The hull tub is made up of 5 major parts (floor, sides, front and back). Make sure to get these aligned correctly as an error here can compromise the whole build. Fit on my example was very good and no filler was needed. Inside the tub is the fighting compartment interior but no engine. The aftermarket will probably take care of this as the engine deck can be left open and the fire wall has some substantial holes in it which allow the engine to be seen (although I don’t quite know why they would need these holes, the noise must have been unbearable!). The upper hull consists of 5 major parts (front, back, sides and roof) and of course the engine deck. Photo etch is provided for the hinges on the hull doors, the registration plate and some other small fittings.
The suspension consists of 4 bogies with 2 wheels each. Fit here is very good as well even though the assemblies are a bit fiddly. I noticed an error in the instructions here, parts A23 and A22 are mixed up (meaning A23 should go where A22 goes and vice versa). Tracks are of the link and length type but detail is a little soft on the links. Also this method doesn’t allow for the track sag (maybe you can heat up the lengths, I haven’t tried this so I don’t know if it works). Track sag can be seen in most pictures, even in the manual provided so I assume this was standard. An aftermarket track set (Friul has one) would probably vastly improve this area and provide the necessary track sag.
The track guards are on the thick side even if they are thinned out on the edges. Photo etch is used for the exhaust cover which is mounted on the track guards.
The turret is basically the same as in the AB 41 kit (no 6442) with some minor changes (The AB41 has additional ventilator domes on the front side and a step on the back below the back hatch). As with the AB 41 I found the rivets to be way undersized. According to the photos of the Kubinka example in the booklet they should be the same as the other rivets on the vehicle. Also they break off very easily with an accidental pass of a finger. On my AB 41 I replaced the rivets and used the ones provided as a guide. Aside from that there are some rivets missing on each side of the front portion of the turret.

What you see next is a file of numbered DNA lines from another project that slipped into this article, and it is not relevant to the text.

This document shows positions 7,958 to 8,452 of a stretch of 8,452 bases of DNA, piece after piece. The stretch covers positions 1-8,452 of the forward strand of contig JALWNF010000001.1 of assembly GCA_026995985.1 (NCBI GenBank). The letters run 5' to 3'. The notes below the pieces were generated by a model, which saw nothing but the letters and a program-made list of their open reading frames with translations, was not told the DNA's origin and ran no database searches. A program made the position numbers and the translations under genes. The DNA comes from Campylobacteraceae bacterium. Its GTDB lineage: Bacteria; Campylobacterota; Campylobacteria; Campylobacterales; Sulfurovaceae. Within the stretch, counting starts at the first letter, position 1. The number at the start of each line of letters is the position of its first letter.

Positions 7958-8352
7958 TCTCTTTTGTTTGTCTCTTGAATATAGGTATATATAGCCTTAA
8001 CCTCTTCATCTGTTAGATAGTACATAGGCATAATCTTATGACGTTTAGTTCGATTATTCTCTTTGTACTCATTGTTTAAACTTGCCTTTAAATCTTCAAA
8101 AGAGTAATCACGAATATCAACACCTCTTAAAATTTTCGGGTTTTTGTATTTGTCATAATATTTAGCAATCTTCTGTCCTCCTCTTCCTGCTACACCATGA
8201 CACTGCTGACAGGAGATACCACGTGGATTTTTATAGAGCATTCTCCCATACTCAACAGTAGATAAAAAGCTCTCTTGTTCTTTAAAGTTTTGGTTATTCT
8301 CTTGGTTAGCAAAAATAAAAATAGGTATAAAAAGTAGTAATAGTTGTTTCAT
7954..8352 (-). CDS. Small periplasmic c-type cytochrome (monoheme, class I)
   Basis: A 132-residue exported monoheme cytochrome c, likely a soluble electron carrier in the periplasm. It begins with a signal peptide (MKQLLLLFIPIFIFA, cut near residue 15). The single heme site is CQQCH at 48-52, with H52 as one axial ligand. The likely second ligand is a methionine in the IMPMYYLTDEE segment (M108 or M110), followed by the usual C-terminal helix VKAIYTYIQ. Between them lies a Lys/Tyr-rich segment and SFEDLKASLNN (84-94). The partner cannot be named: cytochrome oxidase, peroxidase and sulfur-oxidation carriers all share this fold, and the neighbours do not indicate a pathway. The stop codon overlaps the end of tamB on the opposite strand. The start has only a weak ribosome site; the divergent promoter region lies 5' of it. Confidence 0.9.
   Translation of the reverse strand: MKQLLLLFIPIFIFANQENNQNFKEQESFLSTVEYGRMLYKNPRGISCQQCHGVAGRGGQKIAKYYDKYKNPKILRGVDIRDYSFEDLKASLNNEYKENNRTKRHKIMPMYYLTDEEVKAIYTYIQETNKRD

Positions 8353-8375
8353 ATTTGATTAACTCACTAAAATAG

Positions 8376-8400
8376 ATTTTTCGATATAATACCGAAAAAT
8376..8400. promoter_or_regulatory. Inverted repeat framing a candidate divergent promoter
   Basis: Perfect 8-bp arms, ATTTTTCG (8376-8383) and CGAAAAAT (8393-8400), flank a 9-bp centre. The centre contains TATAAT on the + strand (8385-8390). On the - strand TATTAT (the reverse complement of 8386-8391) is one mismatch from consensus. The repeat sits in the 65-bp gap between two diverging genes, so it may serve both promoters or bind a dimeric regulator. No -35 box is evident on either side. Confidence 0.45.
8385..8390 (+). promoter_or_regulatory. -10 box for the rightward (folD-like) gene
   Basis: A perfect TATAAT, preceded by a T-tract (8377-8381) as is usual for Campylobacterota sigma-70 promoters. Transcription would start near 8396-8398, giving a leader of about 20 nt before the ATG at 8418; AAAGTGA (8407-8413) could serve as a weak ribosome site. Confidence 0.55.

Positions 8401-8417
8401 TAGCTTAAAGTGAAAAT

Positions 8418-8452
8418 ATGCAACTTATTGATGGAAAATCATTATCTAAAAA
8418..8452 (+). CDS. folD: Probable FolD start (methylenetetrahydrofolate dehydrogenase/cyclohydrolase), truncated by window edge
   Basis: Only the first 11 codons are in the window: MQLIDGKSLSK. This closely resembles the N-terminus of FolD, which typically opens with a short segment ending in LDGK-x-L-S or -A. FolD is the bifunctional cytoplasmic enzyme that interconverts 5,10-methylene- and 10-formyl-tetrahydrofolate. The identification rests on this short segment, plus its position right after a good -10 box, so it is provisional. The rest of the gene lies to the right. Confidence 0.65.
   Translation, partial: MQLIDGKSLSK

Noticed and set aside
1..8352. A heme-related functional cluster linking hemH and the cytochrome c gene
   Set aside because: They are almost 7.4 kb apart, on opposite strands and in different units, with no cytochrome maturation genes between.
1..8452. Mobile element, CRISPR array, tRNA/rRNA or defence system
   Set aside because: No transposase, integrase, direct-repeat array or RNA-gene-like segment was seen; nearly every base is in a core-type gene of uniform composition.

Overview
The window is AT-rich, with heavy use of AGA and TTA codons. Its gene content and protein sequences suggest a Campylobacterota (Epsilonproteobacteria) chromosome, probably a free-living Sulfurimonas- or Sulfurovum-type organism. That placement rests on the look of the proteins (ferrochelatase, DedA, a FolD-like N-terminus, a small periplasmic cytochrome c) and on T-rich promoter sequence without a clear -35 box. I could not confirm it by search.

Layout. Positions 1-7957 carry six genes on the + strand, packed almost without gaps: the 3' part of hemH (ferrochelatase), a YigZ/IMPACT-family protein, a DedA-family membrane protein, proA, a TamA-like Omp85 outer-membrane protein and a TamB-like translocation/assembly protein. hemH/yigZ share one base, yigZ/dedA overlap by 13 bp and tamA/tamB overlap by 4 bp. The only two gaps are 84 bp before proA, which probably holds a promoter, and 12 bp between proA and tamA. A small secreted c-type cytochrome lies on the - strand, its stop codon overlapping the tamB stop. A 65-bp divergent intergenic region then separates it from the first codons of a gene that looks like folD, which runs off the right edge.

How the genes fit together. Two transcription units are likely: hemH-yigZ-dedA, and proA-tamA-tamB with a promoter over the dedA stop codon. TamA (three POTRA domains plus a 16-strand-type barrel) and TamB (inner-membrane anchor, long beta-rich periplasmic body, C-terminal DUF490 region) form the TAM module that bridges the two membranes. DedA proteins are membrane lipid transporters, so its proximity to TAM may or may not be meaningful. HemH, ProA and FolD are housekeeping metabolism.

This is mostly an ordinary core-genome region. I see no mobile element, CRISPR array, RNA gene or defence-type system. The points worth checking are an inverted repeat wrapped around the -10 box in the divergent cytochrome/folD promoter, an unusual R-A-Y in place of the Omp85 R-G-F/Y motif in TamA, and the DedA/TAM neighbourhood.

The 20mm gun has a simple breach for the inside. The barrel itself consists of 2 parts with the muzzle provided separately. Some slide molding technology would have been good for this part as it is hard to get an even barrel with 2 parts. On the AB 41 I replaced the barrel with some plastic rod of appropriate diameter and drilled the muzzle opening into that. Hopefully there will be an aftermarket item for this one day. The turret also has a basic interior, good enough for what you would see through the hatches.
Markings are included for 5 vehicles with drawings provided in black and white in the instructions and in full color in the booklet (see picture 18). There are 4 Italian versions and one German. Two of the Italian versions are for 31st Armored Infantry Regiment (Reggimento Fanteria Carrista) in the Balkans, one in June 1943 (before the armistice) and one from September 1943 (after the armistice) cooperating with the Germans. A third Italian version is from the “Lancieri di Novara” (Novara Lancers) in North Africa 1942 and the last is from the 67th Bersaglieri Battalion in Russia 1942. The German version is one used by an unknown unit in anti partisan duty in the Balkans. Except for the North African version, they all carry the quite elaborate Italian 3-tone camouflage of Italian sand, olive green and dark brown, the version used in Russia having a 2-tone variation (Italian sand and olive green).
It is great to see more Italian armor and Italeri hopefully have more to come (some already having been announced). For a basically sound kit and a great subject I start at a rating of 100%. It provides a very good kit out of the box and surely can be a (small) showstopper if taken all the way. I recommend replacing the rivets on the turret and the gun barrel. For those parts I give it a 15% subtraction. Overall Rating: 85%.